While his buddies were toiling away in their first jobs busing tables, bagging groceries and flipping burgers, Noah Barton was talking about how to hit a curveball with a local professional baseball player. And he was getting paid to do it.
“I couldn’t believe it when I found out I had gotten the job as bat boy for the AirHogs,” says the 15-year-old freshman. “For a first job, I couldn’t have found a better one. And the experience really taught me a lot about how to put in a hard day at work and enjoy it at the same time. It was very fulfilling.”
Like a select group of youngsters in the Dallas-Fort Worth area, Noah found his peek into the professional sports world to be eye-opening—and definitely never boring.
Noah’s day at the park usually started two hours before first pitch and included filling water jugs, getting the umpires’ room squared away, making sure there were enough baseballs for the umps and organizing bats and helmets in the dugout. Then he could have some fun.
“Probably my best lesson was never putting things off until later,” he says. “When I had something to do, I did it quickly so then later I could better enjoy the experience of the game and mix in with the players. That was the best.”
Not surprisingly, breaking into the sports world is super competitive. After all, anyone who’s ever attended a ball game has dreamed of how cool it would be to work for a sports team.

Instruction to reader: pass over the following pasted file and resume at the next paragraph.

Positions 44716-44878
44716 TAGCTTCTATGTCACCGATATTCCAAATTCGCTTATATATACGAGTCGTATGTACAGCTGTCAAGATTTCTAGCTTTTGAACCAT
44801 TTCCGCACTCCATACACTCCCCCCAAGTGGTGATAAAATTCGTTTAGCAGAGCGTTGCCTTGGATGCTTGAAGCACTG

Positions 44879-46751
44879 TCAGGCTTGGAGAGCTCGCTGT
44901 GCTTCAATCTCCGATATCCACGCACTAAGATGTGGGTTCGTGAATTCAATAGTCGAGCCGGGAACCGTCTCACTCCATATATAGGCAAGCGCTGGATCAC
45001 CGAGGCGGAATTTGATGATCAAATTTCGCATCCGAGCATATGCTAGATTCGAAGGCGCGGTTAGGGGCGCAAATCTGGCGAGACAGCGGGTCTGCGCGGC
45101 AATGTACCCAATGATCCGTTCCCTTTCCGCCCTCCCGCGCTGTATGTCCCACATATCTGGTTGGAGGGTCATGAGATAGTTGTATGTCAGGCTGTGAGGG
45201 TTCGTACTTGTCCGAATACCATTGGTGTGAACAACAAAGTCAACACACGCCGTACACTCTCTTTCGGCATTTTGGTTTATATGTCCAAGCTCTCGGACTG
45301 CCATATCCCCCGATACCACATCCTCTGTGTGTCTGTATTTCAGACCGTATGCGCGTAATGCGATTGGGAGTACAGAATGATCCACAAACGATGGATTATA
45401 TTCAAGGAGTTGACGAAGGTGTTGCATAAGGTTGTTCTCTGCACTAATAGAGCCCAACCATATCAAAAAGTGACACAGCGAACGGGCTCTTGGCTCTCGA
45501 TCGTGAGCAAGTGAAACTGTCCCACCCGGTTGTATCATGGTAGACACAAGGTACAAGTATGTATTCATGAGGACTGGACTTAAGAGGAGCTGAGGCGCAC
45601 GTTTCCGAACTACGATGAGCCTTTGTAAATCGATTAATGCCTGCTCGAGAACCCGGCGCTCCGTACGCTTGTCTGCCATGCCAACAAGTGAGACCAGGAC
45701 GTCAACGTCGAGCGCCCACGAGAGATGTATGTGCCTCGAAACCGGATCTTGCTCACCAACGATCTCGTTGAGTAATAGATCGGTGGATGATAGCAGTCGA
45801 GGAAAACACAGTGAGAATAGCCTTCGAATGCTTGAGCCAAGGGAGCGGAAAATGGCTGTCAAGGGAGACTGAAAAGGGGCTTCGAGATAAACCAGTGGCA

Fortunately for kiddos in our area, the opportunities to work in sports are numerous thanks to our abundance of professional sports teams (more than a dozen). Still, landing one of these gigs can be as challenging as defending Luka Doncic on the fast break.
“Being a ball kid is an excellent way to become part of the Texas Legends game operation at a young age,” explains Brock Berenato, who heads up basketball operations for the Frisco-based Legends.
“Ball kids rebound before the games for our players and opposing players, move the ball racks on and off the court, mop the floors for slick spots, move towels and other gear to and from the locker rooms, and make sure players have water or Gatorade when they need it.
“Of course they also get to see how our operations staff do their jobs and enjoy [watching] NBA-caliber players perform,” he adds. “The kids are a vital part of our game day operation.”
What It Takes To Be a Ball Boy or Girl
The minimum age for kids to get involved varies from team to team. With the Legends, it’s 10. For the AirHogs, it’s 15. For the Mavericks, who choose their Mavs Ballkids from among participants in their skills camps, it’s 13. It’s smart to check out your favorite team’s official website for age requirements.
“We want kids who are responsible, and we interview them to talk about that beforehand,” says Kelsey Armand, community relations specialist for the AirHogs. “We prefer bat boys/girls to continue in the job even when school begins but understand that they will have to miss from time to time since school always should come first.”
Travis Charles, director of basketball operations for the WNBA’s Dallas Wings, loves his team’s ball kid program—but he emphasizes that the kids are there to work!
“We treat them like employees because they have some very important jobs to do at every game,” says Charles, whose team plays home games at the University of Texas at Arlington.